Trump Budget vs. the Great Lakes
The Great Lakes are an indelible part of the quality of life in some of America’s greatest cities (Canada’s too!). But the Trump budget outlined this week clearly represents a threat to the region.
Between the elimination of the Great Lakes Restoration Initiative and the hobbling of the Environmental Protection Agency (not to mention a few bills bubbling in Congress), this region would see an influx in pollution and invasive species (living pollution) that would be devastating. The Great Lakes Restoration Initiative (GLRI) is an essential tool for cleaning up the largest surface fresh water resource in the Western hemisphere. It provides resources to:
- clean dangerous industrial contamination
- fix water infrastructure that prevents sewage from contaminating our beaches with...y’know…gross stuff
- install invasive species controls to keep the critters and plants that have already hobbled the ecosystem at bay and prevent new ones from entering and worsening an already ugly situation
- reduces the runoff of nutrients that fertilize the sorts of algal blooms that robbed Toledo and portions of Michigan of their drinking water in 2014 and essential monitoring of the Lakes’ water quality
The Trump budget eliminates ALL of that.
But wait, GLRI isn’t the only program getting the axe! Broader EPA cuts open the door to all sorts of added ugliness…and create a double whammy for the region. The Administration suggests that the work of GLRI and other regionally-focused programs is duplicative of work being done in other EPA programs and at other agencies, even as it slashes those “other” programs.
The Administration’s denial of climate change and the enormous threats it poses to our nation is manifest with a zeroing out of any project designed to understand and mitigate the damage (and not just in EPA’s budget—State Department, NOAA, Department of Interior and other climate-related programs in every other budget will be dropped). For the Great Lakes, climate change denial helps speed the elimination of species and duneland already underway in the region. This is crazy on so many levels.
Here in Chicago, EPA has taken action that has improved the lives of many in this city. They stepped in to force a reduction in pollution from BP’s massive tar sands refinery in Whiting, IN that would have dumped massive amounts of mercury into Lake Michigan and huge amounts of other pollutants into our air. They stepped in to help, finally, force an end to the regional water authority’s practice of dumping un-disinifected water, rife with human gut bacteria and all the disease that comes with it, into the Chicago River. They helped push back on oil refining waste being dumped near our neighbors’ back yards on the Southeast Side in 5-story piles. (I’ll note proudly, that we sued in all these cases, which may have prodded EPA to action—you can expect us to keep pushing in the courts.)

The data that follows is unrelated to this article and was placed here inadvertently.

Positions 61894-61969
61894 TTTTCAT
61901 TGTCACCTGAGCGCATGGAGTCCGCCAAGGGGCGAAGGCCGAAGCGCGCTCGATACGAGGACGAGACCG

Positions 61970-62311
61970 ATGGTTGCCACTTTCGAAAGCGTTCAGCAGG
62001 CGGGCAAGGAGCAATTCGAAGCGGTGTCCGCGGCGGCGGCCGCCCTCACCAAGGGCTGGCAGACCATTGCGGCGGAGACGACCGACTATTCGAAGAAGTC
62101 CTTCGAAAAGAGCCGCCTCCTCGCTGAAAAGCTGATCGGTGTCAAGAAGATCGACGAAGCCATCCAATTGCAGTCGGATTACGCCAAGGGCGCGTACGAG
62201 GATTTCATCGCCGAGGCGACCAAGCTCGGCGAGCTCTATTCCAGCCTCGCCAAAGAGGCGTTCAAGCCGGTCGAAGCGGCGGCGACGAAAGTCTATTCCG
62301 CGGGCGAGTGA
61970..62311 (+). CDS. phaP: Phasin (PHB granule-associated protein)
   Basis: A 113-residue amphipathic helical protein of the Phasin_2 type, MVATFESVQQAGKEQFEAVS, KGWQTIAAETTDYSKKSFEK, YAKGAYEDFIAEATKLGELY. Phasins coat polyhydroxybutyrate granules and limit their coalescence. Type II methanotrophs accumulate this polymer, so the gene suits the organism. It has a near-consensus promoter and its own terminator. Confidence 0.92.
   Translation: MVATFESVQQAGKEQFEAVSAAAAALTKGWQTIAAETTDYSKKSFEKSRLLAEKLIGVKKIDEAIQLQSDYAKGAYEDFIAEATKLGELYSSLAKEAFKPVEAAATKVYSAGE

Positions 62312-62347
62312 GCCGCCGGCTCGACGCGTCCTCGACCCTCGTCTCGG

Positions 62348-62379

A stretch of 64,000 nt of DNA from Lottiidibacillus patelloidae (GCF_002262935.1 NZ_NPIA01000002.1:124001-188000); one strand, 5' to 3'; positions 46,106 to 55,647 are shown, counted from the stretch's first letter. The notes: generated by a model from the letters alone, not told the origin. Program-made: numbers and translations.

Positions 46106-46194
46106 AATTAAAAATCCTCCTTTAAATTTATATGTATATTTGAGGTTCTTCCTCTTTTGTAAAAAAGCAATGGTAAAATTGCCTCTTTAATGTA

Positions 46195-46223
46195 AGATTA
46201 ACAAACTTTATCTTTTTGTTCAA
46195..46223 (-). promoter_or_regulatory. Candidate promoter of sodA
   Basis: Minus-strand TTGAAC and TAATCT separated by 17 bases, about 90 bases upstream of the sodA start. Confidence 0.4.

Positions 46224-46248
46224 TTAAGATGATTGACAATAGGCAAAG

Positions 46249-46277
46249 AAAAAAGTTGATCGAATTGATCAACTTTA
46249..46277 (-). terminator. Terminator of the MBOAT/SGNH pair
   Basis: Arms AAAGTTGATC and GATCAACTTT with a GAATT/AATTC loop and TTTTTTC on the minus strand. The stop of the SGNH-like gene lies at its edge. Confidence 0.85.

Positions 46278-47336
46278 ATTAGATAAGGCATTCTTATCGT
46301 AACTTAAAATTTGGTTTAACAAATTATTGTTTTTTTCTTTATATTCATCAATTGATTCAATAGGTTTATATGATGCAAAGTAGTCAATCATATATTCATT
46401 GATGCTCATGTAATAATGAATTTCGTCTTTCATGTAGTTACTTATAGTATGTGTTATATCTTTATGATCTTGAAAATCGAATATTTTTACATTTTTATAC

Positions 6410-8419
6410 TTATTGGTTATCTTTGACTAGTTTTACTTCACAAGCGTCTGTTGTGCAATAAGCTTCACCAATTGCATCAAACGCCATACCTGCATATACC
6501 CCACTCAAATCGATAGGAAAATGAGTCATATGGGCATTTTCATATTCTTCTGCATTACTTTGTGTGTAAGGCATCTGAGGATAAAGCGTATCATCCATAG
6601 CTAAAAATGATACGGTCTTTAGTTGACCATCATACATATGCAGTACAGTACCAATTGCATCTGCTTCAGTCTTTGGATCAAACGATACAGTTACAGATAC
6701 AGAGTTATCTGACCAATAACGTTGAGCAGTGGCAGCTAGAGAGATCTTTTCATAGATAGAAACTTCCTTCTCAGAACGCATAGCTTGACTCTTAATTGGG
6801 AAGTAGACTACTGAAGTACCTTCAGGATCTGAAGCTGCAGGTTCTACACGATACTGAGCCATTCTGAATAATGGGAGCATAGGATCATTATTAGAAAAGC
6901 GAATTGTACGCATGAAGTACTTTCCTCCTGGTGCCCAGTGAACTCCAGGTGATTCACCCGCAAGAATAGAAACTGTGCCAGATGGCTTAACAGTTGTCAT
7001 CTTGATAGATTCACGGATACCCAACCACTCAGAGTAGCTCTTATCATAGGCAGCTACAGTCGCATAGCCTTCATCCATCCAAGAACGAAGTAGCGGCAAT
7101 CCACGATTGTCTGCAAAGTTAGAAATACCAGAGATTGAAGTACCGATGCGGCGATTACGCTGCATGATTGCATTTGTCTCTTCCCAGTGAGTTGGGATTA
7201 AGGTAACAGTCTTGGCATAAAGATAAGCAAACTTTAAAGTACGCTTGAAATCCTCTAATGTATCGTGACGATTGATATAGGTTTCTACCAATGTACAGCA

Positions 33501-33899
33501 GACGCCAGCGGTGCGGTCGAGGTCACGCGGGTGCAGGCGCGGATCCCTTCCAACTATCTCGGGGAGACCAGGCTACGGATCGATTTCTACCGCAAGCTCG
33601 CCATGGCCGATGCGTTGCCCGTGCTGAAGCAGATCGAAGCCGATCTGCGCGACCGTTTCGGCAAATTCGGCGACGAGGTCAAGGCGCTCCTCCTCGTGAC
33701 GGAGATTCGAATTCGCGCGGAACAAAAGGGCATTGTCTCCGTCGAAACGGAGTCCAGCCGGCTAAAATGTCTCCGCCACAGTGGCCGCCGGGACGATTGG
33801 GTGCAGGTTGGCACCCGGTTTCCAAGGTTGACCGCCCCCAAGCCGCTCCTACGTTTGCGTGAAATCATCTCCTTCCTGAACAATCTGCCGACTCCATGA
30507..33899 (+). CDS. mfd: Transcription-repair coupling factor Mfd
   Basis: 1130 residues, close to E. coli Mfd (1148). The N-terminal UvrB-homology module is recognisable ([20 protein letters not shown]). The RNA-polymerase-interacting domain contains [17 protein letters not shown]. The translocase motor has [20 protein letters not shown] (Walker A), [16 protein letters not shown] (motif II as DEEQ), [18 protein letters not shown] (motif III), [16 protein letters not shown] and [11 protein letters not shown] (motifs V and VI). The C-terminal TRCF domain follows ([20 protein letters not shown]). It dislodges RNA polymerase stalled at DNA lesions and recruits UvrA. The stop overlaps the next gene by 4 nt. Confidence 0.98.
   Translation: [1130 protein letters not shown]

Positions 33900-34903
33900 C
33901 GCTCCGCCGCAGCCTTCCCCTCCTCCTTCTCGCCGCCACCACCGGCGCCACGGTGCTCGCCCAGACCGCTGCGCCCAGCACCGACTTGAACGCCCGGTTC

But the Trump budget takes a sharp swipe at the EPA’s office of enforcement—the essential role of environmental cop on the beat—with a 24% cut. The vast majority of the budget, 80%, goes to salaries, so this reduction means significant loss of staff and all of the resources that would go towards holding polluters accountable for dumping in our waterways, neighborhoods or airsheds. And while I am ticking off local examples, the impact will be the same in every city and region in the country, where existing problems will be allowed to fester and those who would create new ones will be emboldened.
As I look at the issues we are working on in the region now, this deficit of attention and enforcement is frightening. On the Southeast Side, open piles of manganese are exposing the community to breathing in a dangerous carcinogen. In East Chicago, Indiana, the community is facing lead in their water as well as their soil—we have petitioned the EPA to take emergency action to help in that case. We will see what Administrator Pruitt decides in what will really be the first test of his Agency’s resolve to protect Americans’ health and well-being. Congress is attempting to roll back rules to prevent freighters from dumping ballast water rife with invasive species into the Great Lakes. In each of these situations, the EPA has a role to protect Americans and our resources.
And while I am not confident EPA will continue to step in to help…I am confident that this budget won’t stand. The Great Lakes are one of the few bipartisan issues left in DC, where our elected representatives can work across the political aisle. This budget reflects a misunderstanding of the priorities of some of the most politically important states in the nation. People in Michigan—“The Great Lakes State”—did not vote to open Lake Huron to pollution. People in Ohio did not vote for more dangerous algae blooms in Lake Erie. Nobody voted for more toxic sites and sewage leaching into rivers and lakes. And their elected representatives know it. Politicians from both parties in this region have already begun to push back on this budget. And I think they will get louder when they hear from their constituents.
The question is, how hard will Congress push back and what will they force the feds to fund? People in this region are watching and will remember the answer…The ongoing pollution burden is already pretty hard to forget. If Congress is serious about defending the Great Lakes, they have to not just fund the work via the Great Lakes Restoration Initiative, but also the host of other programs that affect the Lakes—and more importantly, ensure there are resources to enforce the laws, too.